About the author
Patsey Gray rode as a child; showing hunters and jumpers and riding in races and rodeos. She won some 500 events, and continued riding after she married Dr Gerald Gray, a plastic surgeon. They lived on a ranch in California, on which they bred Appaloosas. Patsey Gray began writing when she was bedridden after a series of riding accidents. She said:
Naturally I write about children and horses, since they are all I know anything about. My characters and scenes are always available. When I found I could sell my stories I took some night courses at the University of California. My writing habits consist of scribbling away longhand, whenever and wherever I find time, usually for a couple of hours after I’m through riding in the morning.
Patsey Gray wrote about English and Western disciplines. Her books were mostly illustrated by Sam Savitt: Challenger and Diving Horse are particularly lovely. Her one series is the Star series: Horse Trap is nominally the first of the series, though not essential to it, as Star is born at the end of the book. Patsey Gray’s books cover other disciplines beside Western Pleasure: she features showjumping and racing, and even diving horses (thankfully diving horses are now consigned to literature and no longer perform).
Patsey Gray wrote one book under the name Virginia Clark, The Mysterious Buckskin.
Finding the books
Challenger was the only title issued in the UK, It can be picked up cheaply if you’re lucky, but can also be extremely expensive. Horse Trap is another which is expensive. Finding any of the titles as non-library editions is difficult.
Links and sources
Horsepower – biographical note on dustjacket
Many, many thanks to Susan Bourgeau, who supplied all the information, and virtually all the cover shots.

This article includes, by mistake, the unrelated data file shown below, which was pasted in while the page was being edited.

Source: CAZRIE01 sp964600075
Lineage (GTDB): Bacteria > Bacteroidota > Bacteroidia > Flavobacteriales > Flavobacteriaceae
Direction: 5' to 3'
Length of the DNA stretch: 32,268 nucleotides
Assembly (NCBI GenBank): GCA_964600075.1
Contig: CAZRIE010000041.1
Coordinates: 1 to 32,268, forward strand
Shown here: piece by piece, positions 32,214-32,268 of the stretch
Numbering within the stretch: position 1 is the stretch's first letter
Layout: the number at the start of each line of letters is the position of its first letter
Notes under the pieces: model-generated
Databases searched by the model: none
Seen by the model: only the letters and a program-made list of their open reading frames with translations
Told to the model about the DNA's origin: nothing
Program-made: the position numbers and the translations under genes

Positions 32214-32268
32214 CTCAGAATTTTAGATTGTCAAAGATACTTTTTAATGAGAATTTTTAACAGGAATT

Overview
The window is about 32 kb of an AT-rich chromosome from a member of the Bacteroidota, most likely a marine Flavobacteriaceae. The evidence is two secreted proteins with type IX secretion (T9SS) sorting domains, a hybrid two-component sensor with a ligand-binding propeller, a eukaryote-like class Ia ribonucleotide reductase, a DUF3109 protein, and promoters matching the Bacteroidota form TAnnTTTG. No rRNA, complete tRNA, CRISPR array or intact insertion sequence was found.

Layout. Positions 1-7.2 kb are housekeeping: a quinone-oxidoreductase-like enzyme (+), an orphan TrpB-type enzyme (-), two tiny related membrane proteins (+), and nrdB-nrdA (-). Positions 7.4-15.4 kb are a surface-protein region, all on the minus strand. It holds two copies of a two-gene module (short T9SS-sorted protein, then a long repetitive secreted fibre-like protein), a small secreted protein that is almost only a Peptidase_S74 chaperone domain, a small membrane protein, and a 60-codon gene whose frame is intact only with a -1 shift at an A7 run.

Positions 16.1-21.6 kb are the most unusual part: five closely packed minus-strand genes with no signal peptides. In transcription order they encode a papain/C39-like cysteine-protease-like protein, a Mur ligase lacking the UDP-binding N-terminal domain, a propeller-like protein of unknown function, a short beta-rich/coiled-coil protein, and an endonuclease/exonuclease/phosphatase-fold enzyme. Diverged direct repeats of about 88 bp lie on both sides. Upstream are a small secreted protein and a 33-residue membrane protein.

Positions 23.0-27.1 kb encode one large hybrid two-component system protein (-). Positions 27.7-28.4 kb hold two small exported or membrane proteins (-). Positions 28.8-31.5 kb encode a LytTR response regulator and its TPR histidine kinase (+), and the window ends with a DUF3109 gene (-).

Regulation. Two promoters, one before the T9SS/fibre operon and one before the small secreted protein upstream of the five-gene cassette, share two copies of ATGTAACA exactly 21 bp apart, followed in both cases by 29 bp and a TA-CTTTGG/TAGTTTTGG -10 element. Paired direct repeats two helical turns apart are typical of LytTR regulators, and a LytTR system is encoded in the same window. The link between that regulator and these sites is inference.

The Star Series
The Horse Trap
Star the Seahorse
Bibliography (horse books only)
Coward-McCann, 1956, illus Leonard Shortall
Scholastic pb reprint 1961, and 1965, illus Leonard Shortall
“Peggy rides Mr McGrugeon’s jumpers during the fair season, and at one fair she becomes friends with the trick riding Tucker family and wishes that she lived with such a friendly family instead of her own foster family.”
The Doggone Roan
Coward-McCann, New York, 1957, illus Paul Frame
“Babe helps her dad take care of their racing Quarter Horse Strawberry, but when her dad breaks his arm and then Strawberry is injured, Babe is afraid they’ll have to get out of racing.”
Coward-McCann, 1958, illus Leonard Shortall
Sandy thinks she might have to sell her filly Dove, as the ranch is in trouble financially. She works her hardest while her parents are away, trying to make the ranch self-sufficient, and then an earthquake strikes.
Coward-McCann, 1958, illus Leonard Shortall
Sue had to sell her colt Pal two years ago, and has been saving ever since so she can buy him back. She goes to the big palomino horse show, hoping she can buy him, but finds out that he has become a very valuable animal.
Coward-McCann, New York, 1959, illus Sam Savitt
UK: Dent, London, 1960
Ellie thinks she knows her horse, Challenger, really well, but training her friend Pam
to ride him well is a real challenge.
Horse in Her Heart
Coward-McCann, 1960, illus Sam Savitt
Carol has managed to spoil her horse Skipper, but won’t let Jim help her to retrain him. Then she goes to France, and learns that horses and people both need discipline.